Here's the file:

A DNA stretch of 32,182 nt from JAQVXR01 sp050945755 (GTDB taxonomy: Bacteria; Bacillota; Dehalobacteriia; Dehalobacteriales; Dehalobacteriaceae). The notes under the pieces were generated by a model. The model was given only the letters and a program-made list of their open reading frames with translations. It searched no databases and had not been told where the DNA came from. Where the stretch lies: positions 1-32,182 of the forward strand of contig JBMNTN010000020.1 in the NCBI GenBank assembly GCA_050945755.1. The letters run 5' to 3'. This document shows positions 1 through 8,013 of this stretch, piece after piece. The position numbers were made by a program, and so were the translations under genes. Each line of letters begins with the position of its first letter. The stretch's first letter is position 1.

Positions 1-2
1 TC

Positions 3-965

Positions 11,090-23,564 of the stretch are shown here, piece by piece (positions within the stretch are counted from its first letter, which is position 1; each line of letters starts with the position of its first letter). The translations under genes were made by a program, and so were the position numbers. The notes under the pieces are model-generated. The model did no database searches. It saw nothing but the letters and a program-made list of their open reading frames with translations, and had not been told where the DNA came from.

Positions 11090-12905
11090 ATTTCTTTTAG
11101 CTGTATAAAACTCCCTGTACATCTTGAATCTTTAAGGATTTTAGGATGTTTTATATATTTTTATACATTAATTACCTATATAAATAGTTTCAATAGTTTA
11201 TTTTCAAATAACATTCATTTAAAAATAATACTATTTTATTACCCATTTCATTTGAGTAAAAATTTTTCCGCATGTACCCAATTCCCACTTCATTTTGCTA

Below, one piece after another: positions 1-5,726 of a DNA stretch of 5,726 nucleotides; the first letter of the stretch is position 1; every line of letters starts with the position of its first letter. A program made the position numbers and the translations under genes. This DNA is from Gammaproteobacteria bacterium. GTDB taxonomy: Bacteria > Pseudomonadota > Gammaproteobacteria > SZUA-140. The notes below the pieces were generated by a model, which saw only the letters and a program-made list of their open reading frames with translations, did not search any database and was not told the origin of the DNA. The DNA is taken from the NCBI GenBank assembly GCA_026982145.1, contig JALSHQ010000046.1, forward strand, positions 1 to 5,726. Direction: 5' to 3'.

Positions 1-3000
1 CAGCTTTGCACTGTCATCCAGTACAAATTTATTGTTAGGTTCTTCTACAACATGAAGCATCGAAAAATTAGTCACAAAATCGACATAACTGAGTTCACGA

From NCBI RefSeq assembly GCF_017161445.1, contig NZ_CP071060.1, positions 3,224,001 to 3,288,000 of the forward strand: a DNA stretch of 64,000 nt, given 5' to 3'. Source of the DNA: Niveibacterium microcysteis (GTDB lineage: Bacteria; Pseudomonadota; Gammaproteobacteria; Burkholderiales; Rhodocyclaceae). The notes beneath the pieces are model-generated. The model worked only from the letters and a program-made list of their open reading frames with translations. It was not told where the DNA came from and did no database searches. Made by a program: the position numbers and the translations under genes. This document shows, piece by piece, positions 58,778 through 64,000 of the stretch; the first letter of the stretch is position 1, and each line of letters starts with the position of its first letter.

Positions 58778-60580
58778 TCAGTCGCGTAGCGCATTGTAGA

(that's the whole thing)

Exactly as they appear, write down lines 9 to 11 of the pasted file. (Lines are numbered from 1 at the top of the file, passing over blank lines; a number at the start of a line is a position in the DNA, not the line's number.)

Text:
11201 TTTTCAAATAACATTCATTTAAAAATAATACTATTTTATTACCCATTTCATTTGAGTAAAAATTTTTCCGCATGTACCCAATTCCCACTTCATTTTGCTA

Below, one piece after another: positions 1-5,726 of a DNA stretch of 5,726 nucleotides; the first letter of the stretch is position 1; every line of letters starts with the position of its first letter. A program made the position numbers and the translations under genes. This DNA is from Gammaproteobacteria bacterium. GTDB taxonomy: Bacteria > Pseudomonadota > Gammaproteobacteria > SZUA-140. The notes below the pieces were generated by a model, which saw only the letters and a program-made list of their open reading frames with translations, did not search any database and was not told the origin of the DNA. The DNA is taken from the NCBI GenBank assembly GCA_026982145.1, contig JALSHQ010000046.1, forward strand, positions 1 to 5,726. Direction: 5' to 3'.

Positions 1-3000